greenwithenvy, I'm no baseball guy, but I see that the Gators are something like 18-13 at the moment, and 7-2 in the SEC.

Not bad. Not sure if they're national championship caliber, though...

bc

Posted by: bc | April 3, 2007 3:26 PM | Report abuse

Now if the Gators field ice hockey teams...

*still grumbling over the Frozen Four*

:-)

Posted by: Scottynuke | April 3, 2007 3:27 PM | Report abuse

I used to know a guy in high school who would come around early March with some type of heiroglyph that he called a "bracket" and that I was supposed to buy into and fill out and really care about and maybe win something. I felt about it then as I do now. Not something I want to waste time on. At all. Ever. I know that if Little Gomer plays on his school's football or basketball team, then I will have to support him, but I fear that I will never be able to care about it as much as I should, as a red-blooded American male. And pro sports... I think I already ranted on the inanity of those the last time the Alli-Gators won something and the kit and boodle descended into sports madness. Just the thought of sooooooo much money being spent on these competitions... it boggles my mind almost as much as the proportion this country spends on defense (or offense, if you're a terrist, or suspected of being one, or admitting to being one after torture). It's scandalous.

Posted by: Gomer | April 3, 2007 3:38 PM | Report abuse

Yes, Shriek, that's me in one of my cheerier moods. But I gotta tell ya, if that's the Canuckistani idea of art, you folks need to take a class in remedial Andrew Wyeth or something.

(Did kinda capture that perky twinkle in my eyes, though, doncha think?)

Posted by: Curmudgeon | April 3, 2007 3:40 PM | Report abuse

Kinda reminds me of Golem in an assisted living home in St. Petersburg, Fla.

Posted by: Curmudgeon | April 3, 2007 3:41 PM | Report abuse

Frosty, so glad you didn't go for "follow his mousse." You know how I hate puns.

Posted by: Curmudgeon | April 3, 2007 3:42 PM | Report abuse

Myyyyy Preeeecioussssssssssssss...

Oh, GOLEM, you said...

Don't mind me.

:-)

Posted by: Scottynuke | April 3, 2007 3:46 PM | Report abuse

I just realized the Nats have a center fielder named "Nook"?!? That has to be up there as one of the greatest baseball names ever.

Posted by: jw | April 3, 2007 3:49 PM | Report abuse

jw;

D'ya think I might cheer a little louder for him? *L*

Posted by: Scottynuke | April 3, 2007 3:56 PM | Report abuse

Off to the lake, where eagles may circle above the warm thermals off the water. One theory, among birders in the 'hood, is that these same eagles soar and swoop over the NASA grounds.....and over our very own dear Mr. "Ask me to tell a story" ScienceTim.

Enjoy your summer day this evening -- in early April even! -- for tomorrow we have rain and chill.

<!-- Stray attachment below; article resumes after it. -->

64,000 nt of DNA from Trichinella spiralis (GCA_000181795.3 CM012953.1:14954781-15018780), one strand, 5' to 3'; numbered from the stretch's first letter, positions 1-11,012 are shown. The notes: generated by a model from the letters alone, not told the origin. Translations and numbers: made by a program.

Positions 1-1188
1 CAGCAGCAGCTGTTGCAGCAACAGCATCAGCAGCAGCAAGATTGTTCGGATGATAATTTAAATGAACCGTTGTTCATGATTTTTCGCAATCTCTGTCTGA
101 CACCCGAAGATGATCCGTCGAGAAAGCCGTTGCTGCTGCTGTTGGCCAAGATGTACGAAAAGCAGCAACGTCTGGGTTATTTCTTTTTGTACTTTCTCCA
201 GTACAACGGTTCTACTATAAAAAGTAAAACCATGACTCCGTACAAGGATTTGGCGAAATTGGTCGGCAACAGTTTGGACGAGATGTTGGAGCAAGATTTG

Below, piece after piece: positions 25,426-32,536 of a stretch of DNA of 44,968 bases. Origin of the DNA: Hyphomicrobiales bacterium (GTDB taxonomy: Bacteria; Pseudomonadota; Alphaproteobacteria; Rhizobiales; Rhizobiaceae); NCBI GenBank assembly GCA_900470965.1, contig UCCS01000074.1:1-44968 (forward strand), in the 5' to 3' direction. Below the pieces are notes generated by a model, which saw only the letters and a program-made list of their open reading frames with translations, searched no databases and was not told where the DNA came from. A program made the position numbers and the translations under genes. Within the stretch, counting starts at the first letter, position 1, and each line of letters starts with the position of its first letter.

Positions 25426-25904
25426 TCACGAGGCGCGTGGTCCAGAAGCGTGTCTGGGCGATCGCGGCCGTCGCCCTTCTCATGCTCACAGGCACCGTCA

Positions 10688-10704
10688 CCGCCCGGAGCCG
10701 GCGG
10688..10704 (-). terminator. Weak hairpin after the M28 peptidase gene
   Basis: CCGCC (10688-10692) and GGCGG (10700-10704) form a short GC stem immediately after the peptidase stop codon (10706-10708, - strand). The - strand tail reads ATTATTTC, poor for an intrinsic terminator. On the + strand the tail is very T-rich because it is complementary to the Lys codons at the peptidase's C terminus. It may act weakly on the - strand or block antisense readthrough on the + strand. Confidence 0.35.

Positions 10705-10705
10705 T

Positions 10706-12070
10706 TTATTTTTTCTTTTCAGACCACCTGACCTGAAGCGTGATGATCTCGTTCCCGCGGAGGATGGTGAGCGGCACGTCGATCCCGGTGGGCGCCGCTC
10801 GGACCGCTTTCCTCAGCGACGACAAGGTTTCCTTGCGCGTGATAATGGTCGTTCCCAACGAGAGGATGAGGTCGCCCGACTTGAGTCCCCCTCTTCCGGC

April is not cruel; just fickle.

Posted by: College Parkian | April 3, 2007 4:15 PM | Report abuse

Scotty, I just learned that the Frozen Four is going to be in D.C. in 2009! But you probably already knew...

Meant to tell you much earlier, so sorry about UNH.

Posted by: Raysmom | April 3, 2007 4:36 PM | Report abuse

At least Kentucky's unlikely to lure away UF's better-paid faculty, or the football coach. We need to raise the profile of competitive rowing, an inherently southern sport.

Meanwhile, a local lowland, presumably flooded during hurricane Jeanne, is being converted to townhouses.

Posted by: Dave of the coonties | April 3, 2007 4:37 PM | Report abuse

Dave, are the townhomes on stilts? Did anybody check the FEMA flood maps?

Posted by: Slyness | April 3, 2007 4:53 PM | Report abuse

Thank you Joel for just openly talking about football in April. Your rebelliousness in this matter satisfies. I remember wanting to start a pickup football game one Spring and my friends scorned me for not knowing it was against the rules to play football in April. This turned me irretrievably against the System. Who the h3ll are they to tell me when to play football?

But it's Gatorade I want to talk about. They changed the recipe! When it was invented it was just full of salt, and potassium chloride too, and the only sugar in it was pure 100% glucose, thank you very much. For energy so fast it was like you drank it 5 minutes before you started the game! 'Course nowadays the Safety Nazis have determined that a honed athlete, 275 lbs, sweating like a horse, might be somehow damaged by a little bit of that salt. So they took most of it out. And replaced the glucose with a mixture of cane sugar and corn syrup.

Posted by: Jumper | April 3, 2007 5:17 PM | Report abuse

In hindsight, I wish I had stressed the word "hindsight" more. That is, in hindsight. That form of Monday morning quarterbacking which is frowned upon by purists, because obviously no one has hindsight at the moment things are toughest. That's what I was thinking. In hindsight. Which must be stressed. So I am.

Posted by: Jumper | April 3, 2007 5:20 PM | Report abuse

The city supposedly has a flood management setup that lowers flood insurance payments. The neighborhood inland from the new townhouses flooded in Jeanne, so I assume a fair amount of fill dirt is being trucked in or excavated from the fairly large retention pond. It still strikes me as ridiculous to have new development along the low-lying mainland shore of the Indian River.

The only good news is that the Postal Service got out of its dumpy, ruined facility and moved into a disused supermarket that presumably still has its beautiful terrazo floors.

Posted by: Dave of the Coonties | April 3, 2007 5:24 PM | Report abuse

If one must gloat, I guess gloating about college basketball is pretty harmless. 'Course I might feel differently if I were an Ohio fan or something. Or if I knew just what a "bracket" was.